An island nation in the Indian Ocean, Mauritius lays about 2,000 kilometres off the southeast coast of the African continent. The Republic of Mauritius includes the islands of Rodrigues, Agalega and St. Brandon.
I had always considered Mauritius a part of Africa and fact is, it is. There was little else I knew about the country, so I was delighted to visit its foreign shores and discover more. In just a week, I learnt what the country had lost and found what it had to offer.
Long ago, a giant bird roamed the land in Mauritius. Standing up to one metre tall and weighing in at approximately 20kg, this bulky flightless bird was easy pickings for a meal. The last claimed sighting of a Dodo was reported in the hunting records of Isaac Johannes Lamotius in 1688. I was hopeful, though some might say delusional, that my visit would bring this bird back to life with a sighting as I went in search of the dodo.
On arrival into the capital of Port Louis, I kept my eyes peeled, and what I found was dodo’s were everywhere. From the city of Port Louis to the beaches of Belle Mare and the villages of Le Morne, the presence of the dodo was evident. There in the books I read in the hotel, the beer I drank by the beach and in the trinkets sold in souvenir shops. The dodo was certainly a part of this country and proudly displayed nationwide.
What I did find in Mauritius, is a country that satisfied the senses. Colourful streets were a visual delight and sounds of the Sega set my soul dancing. The smell of the salty air mixed with the sweet taste of sugarcane infused flavoursome rum warmed me from the inside while my toes wriggled in the sand which washed away by the lapping waves, cooling me on the outside. This is what engulfed me in Mauritius. A sensory overload.
I have always enjoyed being by the ocean but have never been patient enough to just flop and drop on a beach. I need to be able to still explore, be entertained and discover. Mauritius offered just that. While there was always a time to sit still and just relax, this came for me at the end of the day while I watched the sun set over the ocean and reflected on my day of discovery.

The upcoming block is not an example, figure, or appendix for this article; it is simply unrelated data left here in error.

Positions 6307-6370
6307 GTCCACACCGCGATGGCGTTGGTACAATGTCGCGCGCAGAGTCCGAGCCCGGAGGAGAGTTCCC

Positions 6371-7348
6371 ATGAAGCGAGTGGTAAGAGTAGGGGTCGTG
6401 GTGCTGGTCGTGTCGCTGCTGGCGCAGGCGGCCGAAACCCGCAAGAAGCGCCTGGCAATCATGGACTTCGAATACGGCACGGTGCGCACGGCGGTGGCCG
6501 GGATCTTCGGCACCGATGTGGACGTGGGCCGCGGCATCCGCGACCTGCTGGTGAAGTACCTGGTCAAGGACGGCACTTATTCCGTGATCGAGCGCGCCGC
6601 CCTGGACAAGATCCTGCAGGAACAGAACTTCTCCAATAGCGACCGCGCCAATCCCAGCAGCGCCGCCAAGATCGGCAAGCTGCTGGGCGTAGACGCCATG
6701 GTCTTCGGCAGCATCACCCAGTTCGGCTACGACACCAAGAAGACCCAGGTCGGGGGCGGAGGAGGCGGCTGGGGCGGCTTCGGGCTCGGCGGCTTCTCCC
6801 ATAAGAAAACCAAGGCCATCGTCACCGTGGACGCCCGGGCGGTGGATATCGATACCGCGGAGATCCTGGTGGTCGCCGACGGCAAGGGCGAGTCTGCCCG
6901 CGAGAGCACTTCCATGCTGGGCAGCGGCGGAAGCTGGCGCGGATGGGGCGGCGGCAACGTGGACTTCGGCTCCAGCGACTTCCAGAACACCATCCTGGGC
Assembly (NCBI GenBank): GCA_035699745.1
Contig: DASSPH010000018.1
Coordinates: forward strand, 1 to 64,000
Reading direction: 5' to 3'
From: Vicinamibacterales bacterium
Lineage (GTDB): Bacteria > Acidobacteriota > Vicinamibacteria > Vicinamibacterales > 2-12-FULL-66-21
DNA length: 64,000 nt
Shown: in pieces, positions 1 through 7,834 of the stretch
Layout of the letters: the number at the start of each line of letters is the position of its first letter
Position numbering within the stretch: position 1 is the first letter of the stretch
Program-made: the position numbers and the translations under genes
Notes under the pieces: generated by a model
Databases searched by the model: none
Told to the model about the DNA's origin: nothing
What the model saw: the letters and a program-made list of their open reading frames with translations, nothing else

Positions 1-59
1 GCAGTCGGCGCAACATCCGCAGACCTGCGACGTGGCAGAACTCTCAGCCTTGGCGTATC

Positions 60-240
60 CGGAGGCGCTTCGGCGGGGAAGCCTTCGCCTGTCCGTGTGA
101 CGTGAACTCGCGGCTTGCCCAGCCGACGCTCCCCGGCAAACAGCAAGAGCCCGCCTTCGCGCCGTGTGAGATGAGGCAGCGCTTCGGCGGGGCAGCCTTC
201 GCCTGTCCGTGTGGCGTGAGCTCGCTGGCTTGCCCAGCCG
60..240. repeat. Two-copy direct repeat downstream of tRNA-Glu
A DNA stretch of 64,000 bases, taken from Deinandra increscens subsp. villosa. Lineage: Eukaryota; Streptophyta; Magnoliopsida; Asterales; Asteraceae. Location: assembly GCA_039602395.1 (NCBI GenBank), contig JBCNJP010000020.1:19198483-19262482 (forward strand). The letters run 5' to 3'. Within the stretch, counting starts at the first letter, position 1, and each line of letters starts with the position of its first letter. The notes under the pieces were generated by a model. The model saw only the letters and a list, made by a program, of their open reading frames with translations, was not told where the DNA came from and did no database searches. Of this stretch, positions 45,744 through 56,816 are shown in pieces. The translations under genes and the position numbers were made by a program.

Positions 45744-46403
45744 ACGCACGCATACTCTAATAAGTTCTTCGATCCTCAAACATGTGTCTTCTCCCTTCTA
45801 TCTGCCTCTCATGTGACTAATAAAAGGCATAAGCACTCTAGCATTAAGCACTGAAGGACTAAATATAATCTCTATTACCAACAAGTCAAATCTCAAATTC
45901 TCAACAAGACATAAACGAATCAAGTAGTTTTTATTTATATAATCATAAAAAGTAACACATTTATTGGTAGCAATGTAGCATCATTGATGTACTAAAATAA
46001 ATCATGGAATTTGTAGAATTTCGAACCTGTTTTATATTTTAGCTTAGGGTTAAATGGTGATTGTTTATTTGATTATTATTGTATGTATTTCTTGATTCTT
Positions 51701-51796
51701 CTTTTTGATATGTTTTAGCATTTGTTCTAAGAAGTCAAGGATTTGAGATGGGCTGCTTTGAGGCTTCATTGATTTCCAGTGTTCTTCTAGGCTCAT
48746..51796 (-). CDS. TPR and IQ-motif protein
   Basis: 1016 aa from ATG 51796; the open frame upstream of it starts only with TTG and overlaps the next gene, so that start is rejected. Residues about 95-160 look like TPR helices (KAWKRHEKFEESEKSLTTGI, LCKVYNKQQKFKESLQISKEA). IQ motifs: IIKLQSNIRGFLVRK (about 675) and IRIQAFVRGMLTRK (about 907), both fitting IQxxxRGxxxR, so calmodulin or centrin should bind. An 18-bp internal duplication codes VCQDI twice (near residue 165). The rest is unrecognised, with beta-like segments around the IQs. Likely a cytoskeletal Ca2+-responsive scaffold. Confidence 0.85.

I tasted my way through Port Louis, the island’s capital, on a food tour while learning the history of the country. I ventured under the water and swam with wild dolphins in Le Morne, snorkelled crystal rock and spent hours floating in some of the bluest waters.
The SALT of Palmar had me in awe of their ability to pave the way for a sustainable and environmentally friendly existence in the hotel and hospitality sector and I discovered some local skills like cooking classes with the chef.
There was rum tasting, dining with a local family, hiking to waterfalls, searching for hidden treasures, picnicking on pristine beaches, road-tripping around the island, drinking some more rum and then finding balance in energies at one of the world’s few energetical vortex locations.
For a country that really was not on my radar and one I knew little about, I found Mauritius had more to offer than I expected, and I am happy I went.
If you want to read more about my adventures in Mauritius, please see the below published articles. While I was hosted by LUX* Hotels & Resorts and SALT of Palmar, they have not approved nor edited any of these articles and all words are my own.
Where Wild Things Roam – Get Adventurous in Mauritius
Where Wild Things Roam – Hiking and Trekking in Mauritius
Where Wild Things Roam – Swim with wild dolphins in Mauritius